Few are going to get rich playing. In Thursday night’s UK game more than 160,000 people started playing, and 51 answered all of the questions correctly. With a prize pot of just £550, they banked £11 each.

The catch is that players have to answer each question within 10 seconds, which is barely enough time to figure out what’s being asked, let alone answer with any real thought.

Sharon Carpenter presents a recent round of HQ Trivia quiz in the UK. Photograph: Samuel Gibbs for the Guardian

The 10 second slot means the answers can’t be Googled, because by the time contestants brains have assessed the three possible responses the time has run out. There are also distractions – a constant stream of inane chat from the app’s hundreds of thousands of viewers which streams across the bottom of the screen and “shout-outs” – birthday wishes and other mentions blurted out by the host between questions.

The game, which is available for Android and the iPhone, is the brainchild of Rus Yusupov and Colin Kroll , the co-founders of Vine, the six-second video-sharing app bought by Twitter for $30m (£22m) and since closed down.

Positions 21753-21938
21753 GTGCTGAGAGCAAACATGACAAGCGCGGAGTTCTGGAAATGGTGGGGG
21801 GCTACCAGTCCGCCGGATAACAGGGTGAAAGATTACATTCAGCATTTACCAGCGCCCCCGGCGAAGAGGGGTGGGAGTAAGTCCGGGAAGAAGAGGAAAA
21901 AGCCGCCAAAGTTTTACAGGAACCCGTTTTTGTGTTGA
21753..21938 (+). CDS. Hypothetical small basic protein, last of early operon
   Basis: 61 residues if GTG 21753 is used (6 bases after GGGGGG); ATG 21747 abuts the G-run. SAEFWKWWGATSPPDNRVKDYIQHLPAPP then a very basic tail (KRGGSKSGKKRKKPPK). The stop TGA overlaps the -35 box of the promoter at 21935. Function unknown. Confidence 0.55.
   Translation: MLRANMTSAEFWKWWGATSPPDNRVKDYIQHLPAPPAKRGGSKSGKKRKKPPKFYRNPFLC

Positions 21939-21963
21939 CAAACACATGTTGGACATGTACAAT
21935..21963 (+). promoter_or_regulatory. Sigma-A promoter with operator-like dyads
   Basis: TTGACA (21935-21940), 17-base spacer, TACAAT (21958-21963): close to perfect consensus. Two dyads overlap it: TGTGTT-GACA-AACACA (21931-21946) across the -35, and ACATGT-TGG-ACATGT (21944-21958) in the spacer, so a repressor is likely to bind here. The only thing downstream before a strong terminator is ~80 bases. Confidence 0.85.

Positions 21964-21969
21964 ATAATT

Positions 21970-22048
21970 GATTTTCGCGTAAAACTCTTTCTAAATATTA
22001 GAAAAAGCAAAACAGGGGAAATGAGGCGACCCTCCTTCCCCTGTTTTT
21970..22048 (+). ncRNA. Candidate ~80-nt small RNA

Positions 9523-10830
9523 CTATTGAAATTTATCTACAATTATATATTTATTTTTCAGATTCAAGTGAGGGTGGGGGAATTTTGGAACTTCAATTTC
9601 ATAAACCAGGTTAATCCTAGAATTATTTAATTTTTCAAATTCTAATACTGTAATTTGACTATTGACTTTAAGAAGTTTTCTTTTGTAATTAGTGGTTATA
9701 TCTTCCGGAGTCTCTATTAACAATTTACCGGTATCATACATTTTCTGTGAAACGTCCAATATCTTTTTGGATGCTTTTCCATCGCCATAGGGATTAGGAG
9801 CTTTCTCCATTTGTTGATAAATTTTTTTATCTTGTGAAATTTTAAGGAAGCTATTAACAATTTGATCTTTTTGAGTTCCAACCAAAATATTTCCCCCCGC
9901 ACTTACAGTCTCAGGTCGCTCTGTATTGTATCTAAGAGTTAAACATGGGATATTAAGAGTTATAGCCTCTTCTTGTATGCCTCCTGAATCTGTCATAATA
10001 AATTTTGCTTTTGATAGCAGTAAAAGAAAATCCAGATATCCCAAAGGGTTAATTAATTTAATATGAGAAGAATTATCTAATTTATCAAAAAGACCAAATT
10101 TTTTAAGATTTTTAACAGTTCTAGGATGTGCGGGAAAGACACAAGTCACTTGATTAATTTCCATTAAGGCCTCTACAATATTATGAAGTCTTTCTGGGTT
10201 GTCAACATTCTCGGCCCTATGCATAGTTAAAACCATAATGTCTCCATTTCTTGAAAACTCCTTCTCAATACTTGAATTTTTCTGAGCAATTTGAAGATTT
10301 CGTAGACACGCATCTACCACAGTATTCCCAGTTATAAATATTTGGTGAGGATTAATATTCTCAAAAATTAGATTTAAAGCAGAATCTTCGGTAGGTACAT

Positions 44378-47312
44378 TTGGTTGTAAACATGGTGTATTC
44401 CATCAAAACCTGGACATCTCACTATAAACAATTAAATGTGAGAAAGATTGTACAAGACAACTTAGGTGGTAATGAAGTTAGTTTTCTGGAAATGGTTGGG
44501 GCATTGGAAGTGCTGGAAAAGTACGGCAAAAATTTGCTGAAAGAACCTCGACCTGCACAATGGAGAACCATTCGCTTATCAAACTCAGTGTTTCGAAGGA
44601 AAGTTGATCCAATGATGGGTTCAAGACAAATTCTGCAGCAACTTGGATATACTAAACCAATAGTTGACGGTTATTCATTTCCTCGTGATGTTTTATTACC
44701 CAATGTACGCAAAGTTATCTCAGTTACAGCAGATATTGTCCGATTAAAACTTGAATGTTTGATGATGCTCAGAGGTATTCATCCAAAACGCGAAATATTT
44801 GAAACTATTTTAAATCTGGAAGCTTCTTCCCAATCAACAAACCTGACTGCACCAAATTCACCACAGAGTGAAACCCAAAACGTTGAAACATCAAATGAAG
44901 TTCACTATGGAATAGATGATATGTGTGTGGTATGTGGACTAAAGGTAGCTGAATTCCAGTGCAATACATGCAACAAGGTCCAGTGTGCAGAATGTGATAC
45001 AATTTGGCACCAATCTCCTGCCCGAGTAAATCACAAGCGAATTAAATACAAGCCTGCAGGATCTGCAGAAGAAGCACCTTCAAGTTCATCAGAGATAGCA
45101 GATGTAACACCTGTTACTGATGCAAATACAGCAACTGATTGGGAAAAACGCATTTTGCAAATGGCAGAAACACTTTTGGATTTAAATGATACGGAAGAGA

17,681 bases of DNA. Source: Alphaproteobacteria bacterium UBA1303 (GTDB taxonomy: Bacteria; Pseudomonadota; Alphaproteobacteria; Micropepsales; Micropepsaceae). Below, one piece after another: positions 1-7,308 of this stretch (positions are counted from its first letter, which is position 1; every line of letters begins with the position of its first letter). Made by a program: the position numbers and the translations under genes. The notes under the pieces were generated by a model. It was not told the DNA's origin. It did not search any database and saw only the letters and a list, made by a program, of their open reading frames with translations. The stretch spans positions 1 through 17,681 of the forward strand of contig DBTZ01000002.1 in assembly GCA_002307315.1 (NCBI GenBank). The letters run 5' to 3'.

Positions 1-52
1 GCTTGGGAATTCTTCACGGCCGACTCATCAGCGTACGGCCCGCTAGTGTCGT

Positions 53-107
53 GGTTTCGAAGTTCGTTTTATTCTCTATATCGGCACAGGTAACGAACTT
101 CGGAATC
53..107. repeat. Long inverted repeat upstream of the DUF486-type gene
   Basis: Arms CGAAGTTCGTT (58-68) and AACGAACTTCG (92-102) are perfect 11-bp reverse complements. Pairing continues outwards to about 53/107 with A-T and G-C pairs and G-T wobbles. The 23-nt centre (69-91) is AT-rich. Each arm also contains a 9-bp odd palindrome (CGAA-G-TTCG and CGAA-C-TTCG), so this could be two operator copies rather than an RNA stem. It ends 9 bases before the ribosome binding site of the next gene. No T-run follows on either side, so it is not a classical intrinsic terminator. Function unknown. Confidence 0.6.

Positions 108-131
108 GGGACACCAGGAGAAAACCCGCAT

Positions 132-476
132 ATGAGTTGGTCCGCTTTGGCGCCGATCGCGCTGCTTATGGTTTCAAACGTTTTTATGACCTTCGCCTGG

It is currently burning through $15m of capital venture money provided by Lightspeed Venture Partners, an early investor in Snapchat, and an investment fund set up by PayPal’s founder, Peter Thiel. .

The app launched in the US in August 2017 and is hosted by the New York standup Scott Rogowsky, who has quickly gained cult status as the “quiz daddy”..

The UK version is hosted by British-born, New York-based Sharon Carpenter. It was launched in January and is following a similar trajectory to its US sibling. Carpenter answers in her couldn’t-be-more-British daytime TV manner and delivers snippets of extra trivia between questions.

HQ Trivia questions

HQ Trivia questions. Photograph: Samuel Gibbs for the Guardian

Thousands are eliminated as the rounds go by. In particularly gruelling “savage” questions tens of thousands can be ruled out. Once a week there’s even a special edition of the game in which remaining players continue to answer questions until only one is left holding the whole cash prize. It can be quite riveting.